Sun 29 Jan 2012
There comes a point during my marathon training when I become “running tough”. It typically happens when my long run exceeds 15 miles. It’s that point when running the first six miles of a long run is easy and effortless. I don’t count the miles, I’m just running. My body knows what to do and my mind accepts the fact that I can run—a long way.
But it took a concerted effort to get there. My body wasn’t in condition, but worse yet, my mind wasn’t either. In the beginning of my training, when I was moving from an 11 mile run to a 12 mile run, to a 13 mile run, etc., I felt fear when I started my long run. My mind was telling me I would be hurting before I stopped. If it was hot, my mind would tell me that I might feel nauseous as I neared the final miles.
Even though I have completed 13 marathons, I must overcome the barriers my mind is throwing in front of me, every time I train. It’s like my mind is moving in two directions, one side is saying, “You’ve been here before, you know you can do this.” But the other side is saying, “Yeah, but it hurts and you’re going to get really tired.” Every time I finish that long run, I always, always think—well, that wasn’t so bad.
Isn’t this true of anything we strive for, especially if it is something we haven’t done before—and especially if we are middle-age? We all have had challenges to overcome, and it was hard. If we are presented with a new or repeat challenge, either we can allow our mind to convince us that it will be or was hard or we can concentrate on our ability to overcome instead.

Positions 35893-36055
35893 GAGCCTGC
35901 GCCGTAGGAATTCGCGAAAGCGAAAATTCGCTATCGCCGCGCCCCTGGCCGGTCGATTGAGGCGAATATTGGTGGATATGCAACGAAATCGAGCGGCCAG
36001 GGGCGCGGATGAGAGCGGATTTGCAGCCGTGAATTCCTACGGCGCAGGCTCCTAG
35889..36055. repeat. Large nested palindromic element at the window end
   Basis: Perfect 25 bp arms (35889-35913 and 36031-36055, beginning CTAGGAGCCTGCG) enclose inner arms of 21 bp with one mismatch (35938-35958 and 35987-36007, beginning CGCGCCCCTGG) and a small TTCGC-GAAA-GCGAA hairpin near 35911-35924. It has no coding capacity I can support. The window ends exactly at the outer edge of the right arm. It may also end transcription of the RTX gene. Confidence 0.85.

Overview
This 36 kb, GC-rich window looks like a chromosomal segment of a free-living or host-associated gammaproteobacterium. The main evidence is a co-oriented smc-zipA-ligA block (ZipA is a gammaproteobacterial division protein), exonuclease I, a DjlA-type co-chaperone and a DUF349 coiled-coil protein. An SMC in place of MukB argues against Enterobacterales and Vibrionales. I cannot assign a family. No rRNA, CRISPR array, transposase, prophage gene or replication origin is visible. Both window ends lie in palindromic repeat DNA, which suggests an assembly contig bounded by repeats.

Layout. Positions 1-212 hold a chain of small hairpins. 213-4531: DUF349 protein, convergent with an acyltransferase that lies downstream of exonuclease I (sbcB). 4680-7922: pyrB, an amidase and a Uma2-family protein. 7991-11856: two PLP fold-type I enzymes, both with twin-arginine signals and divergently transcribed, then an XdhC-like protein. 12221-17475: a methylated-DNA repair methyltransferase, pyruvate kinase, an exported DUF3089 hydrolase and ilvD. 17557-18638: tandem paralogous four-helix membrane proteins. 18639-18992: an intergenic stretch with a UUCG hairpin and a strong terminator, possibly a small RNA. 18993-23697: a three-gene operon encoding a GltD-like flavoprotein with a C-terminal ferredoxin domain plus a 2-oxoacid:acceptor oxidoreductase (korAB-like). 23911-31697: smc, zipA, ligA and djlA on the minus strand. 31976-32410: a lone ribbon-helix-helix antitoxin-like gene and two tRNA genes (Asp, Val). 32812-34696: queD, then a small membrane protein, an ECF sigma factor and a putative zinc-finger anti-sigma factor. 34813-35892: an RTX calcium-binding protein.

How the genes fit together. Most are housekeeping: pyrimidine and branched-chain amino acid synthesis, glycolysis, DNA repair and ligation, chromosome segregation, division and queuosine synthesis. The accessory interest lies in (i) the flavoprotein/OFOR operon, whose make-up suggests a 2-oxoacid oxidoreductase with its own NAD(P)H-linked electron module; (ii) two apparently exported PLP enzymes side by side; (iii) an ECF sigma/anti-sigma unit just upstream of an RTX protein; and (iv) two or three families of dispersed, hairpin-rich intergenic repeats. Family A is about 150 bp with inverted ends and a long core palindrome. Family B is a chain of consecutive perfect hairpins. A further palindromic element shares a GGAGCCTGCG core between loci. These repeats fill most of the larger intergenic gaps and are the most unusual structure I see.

It’s like training for a marathon, especially if you ran one before. If the negative thoughts win, you won’t stick with the training. If the positive thoughts win, you will complete another marathon and maybe run it faster than you ever thought you could.
It is amazing. I ran 17 miles yesterday and my follow-up run today was 10. I started my Garmin thinking, okay, it’s ONLY 10. Yep, I was tired from yesterday, but I got through the first 6, no sweat (pun intended) before I started counting the miles. It really is incredible what we can do if we just push forward and do it.
It is 11 weeks to Boston and my training is on track. My weekly mileage was 53 including a circuit weight-lifting class and a hot yoga class. I posted a 17 mile run on Saturday followed-up by a 10 mile run on Sunday.